Published in Uptown, a publication of the Municipal Association of South Carolina
In 2010, the city of Walterboro was facing a public safety crisis on several fronts. Three people had been shot and killed in a drive-by shooting in the city in late 2009. City residents and businesses were alarmed about local safety. Reporters were regularly reporting inaccuracies in the newspaper. Tourism interests were concerned about the perception the crimes were presenting to potential visitors.
“Everywhere we went, people knew about this situation in Walterboro,” said Mayor Bill Young. While the council had taken quick action to come up with a plan to mitigate the crimes and reassure residents and businesses that the situation was well in hand, the city continued to get bad ink from local and regional reporters. “I had gotten to a point where I didn’t want to talk to any reporters,” said Young.
But a strong media relations plan coupled with dollars from state and federal grants helped get the city’s perception back to the positive and the neighborhood where the shootings took place some much needed assistance with additional crime prevention efforts.
Ironically, the city was in the midst of interviewing consultants to help them develop a tourism and economic promotion plan when this public safety crisis happened. City leaders knew they couldn’t tackle the economic development plan until the crime situation was solved.
City Manager Jeff Lord said the first thing they learned was to identify what the city wasn’t doing when confronted with the situation. “At a council meeting, we discussed at length what we were going to do,” Lord said. “Then we used traditional means to get the word out about our plans. The plan didn’t have a fancy name. We put the information out in a public meeting; put information on the city website. But we quickly learned we weren’t getting out the information in a way the media could use it.”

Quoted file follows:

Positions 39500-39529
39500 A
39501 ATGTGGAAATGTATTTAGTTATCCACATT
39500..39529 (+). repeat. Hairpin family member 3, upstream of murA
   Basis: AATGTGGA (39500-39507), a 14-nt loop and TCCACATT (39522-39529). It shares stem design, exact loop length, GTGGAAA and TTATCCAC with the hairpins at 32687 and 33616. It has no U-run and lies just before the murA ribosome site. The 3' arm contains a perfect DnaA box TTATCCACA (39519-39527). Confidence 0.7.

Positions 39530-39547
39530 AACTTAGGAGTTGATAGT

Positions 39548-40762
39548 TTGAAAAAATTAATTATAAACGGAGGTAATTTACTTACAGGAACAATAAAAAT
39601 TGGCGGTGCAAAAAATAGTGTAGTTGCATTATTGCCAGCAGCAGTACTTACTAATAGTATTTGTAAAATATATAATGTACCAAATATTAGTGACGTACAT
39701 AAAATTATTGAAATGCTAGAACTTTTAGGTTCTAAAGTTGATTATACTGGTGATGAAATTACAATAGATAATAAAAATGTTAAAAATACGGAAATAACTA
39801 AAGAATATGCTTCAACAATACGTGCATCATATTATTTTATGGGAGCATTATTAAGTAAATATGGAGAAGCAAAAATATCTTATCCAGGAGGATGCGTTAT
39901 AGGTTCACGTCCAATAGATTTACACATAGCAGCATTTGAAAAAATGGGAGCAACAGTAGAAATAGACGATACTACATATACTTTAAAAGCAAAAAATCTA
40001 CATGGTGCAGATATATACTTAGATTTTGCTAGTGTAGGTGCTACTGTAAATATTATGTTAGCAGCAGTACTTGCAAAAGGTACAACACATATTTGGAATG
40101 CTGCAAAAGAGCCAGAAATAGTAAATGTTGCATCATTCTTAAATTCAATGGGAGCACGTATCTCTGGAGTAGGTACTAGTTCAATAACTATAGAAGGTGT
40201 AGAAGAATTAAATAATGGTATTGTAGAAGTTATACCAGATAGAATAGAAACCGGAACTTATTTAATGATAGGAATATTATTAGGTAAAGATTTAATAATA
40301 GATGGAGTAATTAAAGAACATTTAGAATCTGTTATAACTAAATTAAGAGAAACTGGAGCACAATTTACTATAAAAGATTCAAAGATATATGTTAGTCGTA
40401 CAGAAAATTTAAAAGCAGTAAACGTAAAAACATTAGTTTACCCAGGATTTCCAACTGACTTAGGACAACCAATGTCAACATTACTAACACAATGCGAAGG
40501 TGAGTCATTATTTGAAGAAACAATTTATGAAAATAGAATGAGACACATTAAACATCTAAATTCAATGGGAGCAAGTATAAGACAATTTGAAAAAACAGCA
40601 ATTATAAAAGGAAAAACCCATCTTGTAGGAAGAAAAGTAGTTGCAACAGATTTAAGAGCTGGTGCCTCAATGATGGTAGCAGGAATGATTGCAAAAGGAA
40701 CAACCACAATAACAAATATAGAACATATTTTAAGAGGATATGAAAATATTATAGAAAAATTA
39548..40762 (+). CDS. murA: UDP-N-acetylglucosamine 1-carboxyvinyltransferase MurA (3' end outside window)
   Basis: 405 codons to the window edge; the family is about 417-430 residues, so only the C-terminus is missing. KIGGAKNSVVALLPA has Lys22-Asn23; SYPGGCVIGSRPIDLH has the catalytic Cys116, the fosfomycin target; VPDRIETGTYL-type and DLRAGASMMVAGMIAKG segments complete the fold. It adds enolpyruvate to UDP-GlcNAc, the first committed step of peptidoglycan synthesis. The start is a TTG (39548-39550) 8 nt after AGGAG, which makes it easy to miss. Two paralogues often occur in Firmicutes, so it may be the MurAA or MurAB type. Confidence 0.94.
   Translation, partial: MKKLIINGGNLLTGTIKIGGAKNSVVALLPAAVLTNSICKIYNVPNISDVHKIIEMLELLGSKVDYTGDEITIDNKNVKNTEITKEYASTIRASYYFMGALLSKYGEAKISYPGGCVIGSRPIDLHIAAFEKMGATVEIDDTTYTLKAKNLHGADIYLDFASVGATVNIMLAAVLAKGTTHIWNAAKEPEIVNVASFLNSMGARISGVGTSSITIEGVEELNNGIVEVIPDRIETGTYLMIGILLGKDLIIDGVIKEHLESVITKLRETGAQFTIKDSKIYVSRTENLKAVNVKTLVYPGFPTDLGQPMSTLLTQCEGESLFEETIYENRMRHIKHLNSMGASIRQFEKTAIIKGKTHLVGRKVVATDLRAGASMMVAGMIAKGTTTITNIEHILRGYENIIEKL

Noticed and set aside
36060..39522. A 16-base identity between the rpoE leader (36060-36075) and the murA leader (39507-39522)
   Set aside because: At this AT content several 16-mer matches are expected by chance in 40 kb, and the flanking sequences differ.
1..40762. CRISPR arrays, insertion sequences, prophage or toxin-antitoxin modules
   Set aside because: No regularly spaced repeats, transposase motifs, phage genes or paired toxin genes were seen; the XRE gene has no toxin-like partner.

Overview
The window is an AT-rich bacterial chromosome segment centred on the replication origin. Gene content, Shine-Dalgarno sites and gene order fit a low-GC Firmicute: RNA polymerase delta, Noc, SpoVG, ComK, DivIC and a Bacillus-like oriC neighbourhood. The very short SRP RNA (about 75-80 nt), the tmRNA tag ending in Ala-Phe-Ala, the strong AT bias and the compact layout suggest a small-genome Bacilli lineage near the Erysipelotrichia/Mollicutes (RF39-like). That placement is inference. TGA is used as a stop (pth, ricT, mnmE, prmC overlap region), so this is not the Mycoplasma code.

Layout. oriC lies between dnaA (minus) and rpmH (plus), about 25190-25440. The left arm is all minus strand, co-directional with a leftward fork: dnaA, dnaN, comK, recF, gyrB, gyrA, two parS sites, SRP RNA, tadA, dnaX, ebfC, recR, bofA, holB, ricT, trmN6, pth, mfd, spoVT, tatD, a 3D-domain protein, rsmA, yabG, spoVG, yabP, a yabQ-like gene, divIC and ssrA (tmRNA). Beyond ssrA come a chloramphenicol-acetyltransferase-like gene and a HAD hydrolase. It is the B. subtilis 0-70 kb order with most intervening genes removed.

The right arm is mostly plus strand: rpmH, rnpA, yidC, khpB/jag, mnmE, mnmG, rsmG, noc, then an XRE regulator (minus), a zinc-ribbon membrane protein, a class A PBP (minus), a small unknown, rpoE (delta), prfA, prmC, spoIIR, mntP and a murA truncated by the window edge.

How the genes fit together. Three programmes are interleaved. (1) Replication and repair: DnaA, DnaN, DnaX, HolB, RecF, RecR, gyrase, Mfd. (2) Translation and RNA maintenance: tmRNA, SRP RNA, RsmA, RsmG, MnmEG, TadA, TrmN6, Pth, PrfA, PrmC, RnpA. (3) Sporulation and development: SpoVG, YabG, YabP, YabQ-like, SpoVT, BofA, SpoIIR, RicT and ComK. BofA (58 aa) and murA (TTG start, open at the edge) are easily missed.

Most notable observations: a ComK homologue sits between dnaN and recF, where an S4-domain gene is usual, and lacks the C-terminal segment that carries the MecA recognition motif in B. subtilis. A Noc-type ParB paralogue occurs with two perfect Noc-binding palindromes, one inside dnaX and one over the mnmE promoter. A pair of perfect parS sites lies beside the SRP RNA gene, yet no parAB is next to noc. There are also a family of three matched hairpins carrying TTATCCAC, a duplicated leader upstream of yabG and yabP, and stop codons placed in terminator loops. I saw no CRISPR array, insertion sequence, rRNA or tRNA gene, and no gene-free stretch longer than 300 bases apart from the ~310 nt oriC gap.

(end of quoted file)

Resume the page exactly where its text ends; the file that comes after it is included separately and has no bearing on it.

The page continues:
Elizabeth Boineau, president of E. Boineau and Company in Charleston, encouraged city officials to package the information so that reporters could easily find it and use it. In addition to formalizing the name of the plan into an easy to read public document, the city shared and posted media materials that told the story of Walterboro and gave general background on the city. Boineau said, “The city also provided research with actual facts of the crimes to try and eliminate some of the false information that was circulating.”
The city also worked to get erroneous information corrected. For instance, when a shooting later took place in the unincorporated area of the county, a newspaper was using “Walterboro” to describe the location of the incident. “We immediately called the reporter and made sure it was corrected. A small detail like that makes a huge difference where perception is concerned,” Boineau said.
All of these negatives ultimately came together into a positive when SLED and the governor’s office learned how the city was tackling the problems in a positive way, Young said. “The governor and I talked frequently about what was happening during the times of the shootings.”
Lord said, “We got a call that the governor and SLED wanted to work with Walterboro as one of two sites around the state to receive $500,000 from the Community Development Block Grant program to address blight in the area.”
Additionally the Coordinating Council for Economic Development provided matching funds to purchase police equipment through SLED and to fund a job development program for youth through the Department of Juvenile Justice. The city has also been able to leverage another $180,000 for rehab work through the HOME Consortium and is working on another $600,000 from the Commerce Department to fund the demolition of large blighted sites in the area.”
Young said, “The governor and SLED had seen proactive activity to get the situation under control. It had a ripple effect – a good ancillary effect that ended up being enormous for the city and the neighborhood residents who got a safer neighborhood.”